(From the book “Could You Explain Catholic Practices?”
by Rev. Charles J. Mullaly, S.J. – 1937)
Advent is a season of penance, and of preparation by the Faithful
for the spiritual joy of Christmas. It is a time when the Church admonishes
us to lift our hearts to God and to trust in Him who is to free us from our
sins. As Advent is a season of penance, the color of the vestments used at
its seasonal Masses is violet and the altar is not decorated with flowers,
except on the third Sunday which is called Gaudete, or “Rejoice Sunday,”
because the Introit of the Mass of that day reminds us of the near approach
of our Lord’s birth: “Rejoice in the Lord always; again I say rejoice. Let
your modesty be known to all men. The Lord is nigh.” During this season of
penance, as in Lent, the solemn celebration of marriage, that is, with
Nuptial Mass, etc., is forbidden.
We should strive ever to emphasize the fact that Christmas is the
Feast of the Nativity of our Lord Jesus Christ. The greeting cards we send
at the holy season should be a manifestation of our Catholic Faith, an aid
to our friends to enter into the spirit of the holy season, and a reminder
to them that we are praying that they may know Christ more intimately and
love Him more ardently. Your cards to non-Christian friends may be a means
of causing them to make inquiries in regard to the real meaning of
Christmas derives its name, “Christ’s Mass,” from the Mass offered in
honor of the Birth of Christ. Its early English form was written as
“Christes Maesse,” and in the course of the change of the English language
it eventually became Christmas. In the earliest days of the Church this
feast did not exist. Greater stress was placed on the Feast of the
Epiphany, because it commemorates the day on which our Saviour was made
known to the Gentiles, when the Wise Men came to adore Him. The Feast of
the Nativity came gradually into existence in the fourth century. Its first
mention is made by the great Christian writer, Clement of Alexandria, about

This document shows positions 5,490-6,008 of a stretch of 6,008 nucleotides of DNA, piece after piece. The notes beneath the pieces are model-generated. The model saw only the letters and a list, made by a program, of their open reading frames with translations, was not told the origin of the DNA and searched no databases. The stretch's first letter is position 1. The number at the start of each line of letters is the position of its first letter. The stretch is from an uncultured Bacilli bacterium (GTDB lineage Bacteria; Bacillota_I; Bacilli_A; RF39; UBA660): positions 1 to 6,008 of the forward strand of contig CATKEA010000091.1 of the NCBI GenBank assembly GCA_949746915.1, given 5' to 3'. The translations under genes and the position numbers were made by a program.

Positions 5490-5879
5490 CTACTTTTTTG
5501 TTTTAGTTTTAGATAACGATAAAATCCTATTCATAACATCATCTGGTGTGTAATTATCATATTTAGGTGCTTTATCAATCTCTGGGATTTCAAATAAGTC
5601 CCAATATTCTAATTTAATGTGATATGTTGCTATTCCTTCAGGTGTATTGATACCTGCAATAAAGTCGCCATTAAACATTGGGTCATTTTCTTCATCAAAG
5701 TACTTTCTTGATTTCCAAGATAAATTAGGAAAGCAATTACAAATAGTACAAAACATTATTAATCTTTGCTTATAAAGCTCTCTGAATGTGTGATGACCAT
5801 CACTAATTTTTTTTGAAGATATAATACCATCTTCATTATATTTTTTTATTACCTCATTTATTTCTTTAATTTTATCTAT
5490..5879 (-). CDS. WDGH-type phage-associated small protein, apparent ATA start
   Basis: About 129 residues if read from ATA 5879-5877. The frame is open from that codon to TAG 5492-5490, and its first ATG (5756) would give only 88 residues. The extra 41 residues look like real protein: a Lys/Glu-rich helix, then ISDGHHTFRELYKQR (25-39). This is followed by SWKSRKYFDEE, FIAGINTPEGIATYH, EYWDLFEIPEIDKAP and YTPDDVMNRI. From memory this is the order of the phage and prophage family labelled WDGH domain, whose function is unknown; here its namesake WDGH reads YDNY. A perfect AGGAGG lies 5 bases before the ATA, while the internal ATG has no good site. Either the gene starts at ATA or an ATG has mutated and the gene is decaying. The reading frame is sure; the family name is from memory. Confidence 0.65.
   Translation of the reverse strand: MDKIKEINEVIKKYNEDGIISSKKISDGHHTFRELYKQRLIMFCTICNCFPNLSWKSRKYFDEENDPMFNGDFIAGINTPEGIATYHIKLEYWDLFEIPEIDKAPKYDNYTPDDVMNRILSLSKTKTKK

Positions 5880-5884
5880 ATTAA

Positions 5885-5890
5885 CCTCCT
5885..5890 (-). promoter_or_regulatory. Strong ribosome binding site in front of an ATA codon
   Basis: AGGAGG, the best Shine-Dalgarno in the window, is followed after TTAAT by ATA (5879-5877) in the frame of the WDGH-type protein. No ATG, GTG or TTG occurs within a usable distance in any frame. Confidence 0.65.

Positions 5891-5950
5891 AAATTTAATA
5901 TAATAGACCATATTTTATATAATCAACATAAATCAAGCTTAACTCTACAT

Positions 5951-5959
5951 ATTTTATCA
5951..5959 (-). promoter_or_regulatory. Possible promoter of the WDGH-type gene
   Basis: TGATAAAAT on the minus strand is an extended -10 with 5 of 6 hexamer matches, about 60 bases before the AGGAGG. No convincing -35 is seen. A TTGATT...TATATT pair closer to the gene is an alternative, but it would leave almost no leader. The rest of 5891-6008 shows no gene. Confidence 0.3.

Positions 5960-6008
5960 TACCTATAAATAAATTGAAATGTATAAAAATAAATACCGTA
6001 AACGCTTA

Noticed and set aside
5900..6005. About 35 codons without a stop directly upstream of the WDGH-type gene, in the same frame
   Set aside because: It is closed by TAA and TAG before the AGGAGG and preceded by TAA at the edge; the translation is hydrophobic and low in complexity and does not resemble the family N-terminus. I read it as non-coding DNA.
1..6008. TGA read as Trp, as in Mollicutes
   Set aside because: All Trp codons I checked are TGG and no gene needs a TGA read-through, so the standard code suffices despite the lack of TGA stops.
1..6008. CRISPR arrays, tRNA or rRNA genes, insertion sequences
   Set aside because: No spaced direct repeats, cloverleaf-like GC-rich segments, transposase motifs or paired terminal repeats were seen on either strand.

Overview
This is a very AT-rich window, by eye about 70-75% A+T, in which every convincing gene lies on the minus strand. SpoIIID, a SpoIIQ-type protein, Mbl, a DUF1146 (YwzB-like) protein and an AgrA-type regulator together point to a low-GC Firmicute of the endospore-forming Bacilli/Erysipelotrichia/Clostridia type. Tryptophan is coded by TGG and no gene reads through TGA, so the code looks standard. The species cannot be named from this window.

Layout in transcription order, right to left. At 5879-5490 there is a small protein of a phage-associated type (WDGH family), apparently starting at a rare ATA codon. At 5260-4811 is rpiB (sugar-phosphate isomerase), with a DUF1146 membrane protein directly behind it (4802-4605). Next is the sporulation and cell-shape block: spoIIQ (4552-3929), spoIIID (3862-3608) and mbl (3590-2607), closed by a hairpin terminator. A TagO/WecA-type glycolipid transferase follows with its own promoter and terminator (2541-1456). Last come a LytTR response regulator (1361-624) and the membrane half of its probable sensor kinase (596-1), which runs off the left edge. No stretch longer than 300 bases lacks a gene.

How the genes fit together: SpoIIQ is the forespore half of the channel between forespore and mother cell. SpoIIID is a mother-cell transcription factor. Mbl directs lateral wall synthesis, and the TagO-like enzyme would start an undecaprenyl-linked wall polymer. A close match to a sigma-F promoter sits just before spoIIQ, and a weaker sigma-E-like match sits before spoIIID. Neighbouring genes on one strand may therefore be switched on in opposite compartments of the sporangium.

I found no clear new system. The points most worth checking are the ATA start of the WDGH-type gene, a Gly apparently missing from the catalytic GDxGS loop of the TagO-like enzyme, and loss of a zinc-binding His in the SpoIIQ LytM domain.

the year 200, and shows that it was celebrated on May 20. About the year
300, the Latin Church began to observe it on December 25, because an
ancient tradition assigns that day as the probable date of the Birth of our
Love of the Babe of Bethlehem, who was born to redeem us, caused
Catholics, in centuries long gone by, to introduce into our churches a
representation of the crib, the Divine Babe, The Blessed Mother, St.
Joseph, and the Shepherds. St. Francis of Assisi deserves the credit of
making this practice very popular. His zeal prompted him to place at
Graccio a representation of the cave of Bethlehem. His plan permitted the
Faithful vividly to grasp the story of Bethlehem and to realize the poverty
and suffering of our Saviour in the bleak, cold stable where He was born.
The plan has spread to churches in all parts of the world.
On the Feast of the Epiphany, January 6, it is customary to put the
statues of the Wise Men beside the crib. In the early Church, this feast
was celebrated with great solemnity because it was the day on which our
Saviour was made known to those who were not of Israel. In the fourth
century, the Feast of the Nativity came into its own and was given first
importance, though in many Catholic countries the custom exists of giving
all Christmas presents on the Feast of Epiphany, since on that day the
Wise Men brought gifts to our Saviour.
The Christmas tree is of recent origin. It represents for us the Tree
of the Cross. Bethlehem and Calvary are ever associated together in our
Christian thoughts, for Christ was born to die on the Tree of Ignominy and
thus redeem a sinful world. The lights placed upon the Christmas tree have
for us a symbolical meaning. They portray the Light of the World, Jesus
Our modern Santa Claus, a crude, ridiculous figure, can be traced
back to that gentle lover of children–St. Nicholas. This Saint’s feast is
celebrated on December 6, and parents and friends gave children presents on
that day. The Dutch settlers in New York brought this custom with them to
the New World, and the giving of presents on December 6 and on Christmas
Day became somewhat confused. St. Nicholas was contracted into “Santa
Claus” and, with the increasing pagan idea of the Yuletide, became the
rollicking, bewhiskered figure so alien to the true Christmas spirit.
Let our children look to the Christ Child for their Christmas
presents. There is no need of deception here, and of shattering childish
faith. The Christ Child exists; He loves the little ones and He wishes them
to love Him. We have no use in a Catholic home for the fraudulent Santa
Claus and the pagan Christmas he now symbolizes. Let the Feast of the
Nativity of Our Lord Jesus Christ be for young and old a day of spiritual
joy and of close union with the Saviour whom we love.
Come to me, O Divine Savior, vouchsafe to be born in my heart.
Grant that, taught by Thine example, and assisted by Thy grace, I may
be poor in spirit and humble of heart. Keep me chaste and obedient.
I wish to live but for Thee. O Mary, my Advocate and Mother, obtain
by thy prayers forgiveness of my past offences and holy perseverance
unto death. St. Joseph, do thou also pray for me, that I may become
daily more pleasing to Jesus.
Sincerely in Christ,
Our Lady of the Rosary Library
“Pray and work for souls”
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